June 12, 2021
Aaron Schock, Former Illinois Congressman, Comes Out as Gay

Mr. Schock, a Republican, resigned from Congress in 2015 after he came under fire for lavish spending. His announcement prompted criticism about his voting record on L.G.B.T. issues.

Aaron Schock in 2019, after federal corruption charges against him were dropped.

Aaron Schock, the Republican who resigned from Congress in 2015 as he faced questions about his adherence to spending rules, came out as gay on Thursday, writing in a lengthy post on his website about the challenges of growing up in a religious household and saying he was wrong to oppose gay marriage.

“The fact that I am gay is just one of those things in my life in need of explicit affirmation, to remove any doubt and to finally validate who I am as a person,” Mr. Schock wrote.

Mr. Schock, of Peoria, Ill., was elected to Congress in 2008, when he was 27, and was once seen as a rising star in the Republican Party. He came under criticism in 2015 for lavish spending, including a redesign of his Capitol Hill office. It included blood-red walls, a crystal chandelier and a plume of pheasant feathers, and was rumored to have been inspired by a room on “Downton Abbey.”

He was indicted by a federal grand jury in 2016 on 24 counts, including wire fraud and theft of government funds. Federal prosecutors reached an agreement in March 2019 to drop the charges. Mr. Schock vowed to pay back taxes and reimburse his campaign.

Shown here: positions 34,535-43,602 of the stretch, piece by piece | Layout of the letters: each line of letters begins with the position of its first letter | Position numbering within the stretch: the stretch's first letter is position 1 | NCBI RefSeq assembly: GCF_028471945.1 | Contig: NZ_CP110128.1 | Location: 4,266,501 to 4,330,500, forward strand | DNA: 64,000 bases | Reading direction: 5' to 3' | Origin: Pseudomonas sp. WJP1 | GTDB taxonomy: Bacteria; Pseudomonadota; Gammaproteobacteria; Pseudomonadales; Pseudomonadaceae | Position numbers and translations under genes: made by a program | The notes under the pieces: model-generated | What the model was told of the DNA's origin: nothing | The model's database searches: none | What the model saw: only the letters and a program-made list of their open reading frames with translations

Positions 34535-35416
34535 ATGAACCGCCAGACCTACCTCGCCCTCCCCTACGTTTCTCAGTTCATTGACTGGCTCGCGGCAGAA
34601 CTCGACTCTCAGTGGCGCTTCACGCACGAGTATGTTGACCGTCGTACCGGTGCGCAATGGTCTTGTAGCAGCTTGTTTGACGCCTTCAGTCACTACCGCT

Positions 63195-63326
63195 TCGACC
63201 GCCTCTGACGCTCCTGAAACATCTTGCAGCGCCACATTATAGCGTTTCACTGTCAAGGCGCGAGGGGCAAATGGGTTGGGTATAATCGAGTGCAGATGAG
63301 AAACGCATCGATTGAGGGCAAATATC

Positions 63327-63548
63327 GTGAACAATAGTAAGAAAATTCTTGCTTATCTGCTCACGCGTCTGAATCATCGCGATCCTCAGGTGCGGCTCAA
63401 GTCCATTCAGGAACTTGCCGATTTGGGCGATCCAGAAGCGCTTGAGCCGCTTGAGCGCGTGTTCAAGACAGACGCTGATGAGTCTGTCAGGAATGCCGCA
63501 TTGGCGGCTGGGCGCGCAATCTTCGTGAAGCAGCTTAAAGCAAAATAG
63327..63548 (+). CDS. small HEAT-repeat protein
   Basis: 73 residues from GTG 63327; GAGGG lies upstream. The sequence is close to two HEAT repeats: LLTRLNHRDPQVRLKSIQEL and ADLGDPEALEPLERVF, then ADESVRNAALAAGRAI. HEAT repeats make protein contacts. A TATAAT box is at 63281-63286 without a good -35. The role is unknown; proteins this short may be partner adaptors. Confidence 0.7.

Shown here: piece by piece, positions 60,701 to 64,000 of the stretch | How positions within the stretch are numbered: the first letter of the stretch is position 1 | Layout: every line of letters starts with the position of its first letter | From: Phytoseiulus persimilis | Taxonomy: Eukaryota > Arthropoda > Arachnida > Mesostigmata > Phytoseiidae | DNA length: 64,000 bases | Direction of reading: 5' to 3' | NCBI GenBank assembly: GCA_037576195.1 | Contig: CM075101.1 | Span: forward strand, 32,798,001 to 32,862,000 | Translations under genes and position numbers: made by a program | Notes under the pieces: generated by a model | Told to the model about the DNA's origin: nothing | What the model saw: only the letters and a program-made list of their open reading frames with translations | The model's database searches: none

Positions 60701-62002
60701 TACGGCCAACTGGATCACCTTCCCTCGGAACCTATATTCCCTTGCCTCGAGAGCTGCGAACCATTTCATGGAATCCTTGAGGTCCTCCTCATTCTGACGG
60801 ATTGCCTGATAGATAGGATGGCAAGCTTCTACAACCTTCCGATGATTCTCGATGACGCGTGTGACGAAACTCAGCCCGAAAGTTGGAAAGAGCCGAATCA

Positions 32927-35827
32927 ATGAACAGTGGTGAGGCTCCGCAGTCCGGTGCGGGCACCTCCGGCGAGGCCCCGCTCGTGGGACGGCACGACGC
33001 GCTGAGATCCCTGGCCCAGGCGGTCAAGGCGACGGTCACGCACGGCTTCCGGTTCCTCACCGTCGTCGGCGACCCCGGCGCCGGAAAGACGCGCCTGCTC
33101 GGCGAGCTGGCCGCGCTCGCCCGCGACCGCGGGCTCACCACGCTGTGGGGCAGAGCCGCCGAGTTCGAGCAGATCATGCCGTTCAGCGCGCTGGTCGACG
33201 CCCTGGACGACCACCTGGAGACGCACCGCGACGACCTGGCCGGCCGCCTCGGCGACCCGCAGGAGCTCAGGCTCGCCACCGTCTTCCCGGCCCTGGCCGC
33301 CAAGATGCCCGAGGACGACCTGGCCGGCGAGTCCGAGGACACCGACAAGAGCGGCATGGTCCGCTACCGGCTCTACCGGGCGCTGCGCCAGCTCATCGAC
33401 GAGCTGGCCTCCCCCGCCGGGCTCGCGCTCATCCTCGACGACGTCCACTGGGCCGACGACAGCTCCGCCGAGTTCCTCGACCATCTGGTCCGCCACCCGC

In the post on Thursday, Mr. Schock lashed out at prosecutors, saying they had “weaponized questions about my personal life and used innuendo in an attempt to cast me as a person of deceptive habit and questionable character.” Mr. Schock also reiterated that he had never watched “Downton Abbey,” saying it was used as a “dog whistle” to tease him about his sexuality.

Mr. Schock could not immediately be reached for comment.

His post comes at a moment when more openly gay, lesbian, bisexual and transgender people are running for seats in Congress, and winning, in record numbers. Mr. Schock said he hoped that sharing his story could “shine a light for young people, raised the way I was, looking for a path out of darkness and shame.”

But many people were quick to criticize Mr. Schock on social media, noting that he had opposed L.G.B.T.Q. causes a number of times, including votes against the legalization of same-sex marriage and the repeal of the “Don’t Ask, Don’t Tell” policy, and that he did not apologize for those stances in his announcement on Thursday. The Human Rights Campaign, an advocacy group, gave Mr. Schock a “zero” score in a 2014 report assessing lawmakers’ support for L.G.B.T. issues.

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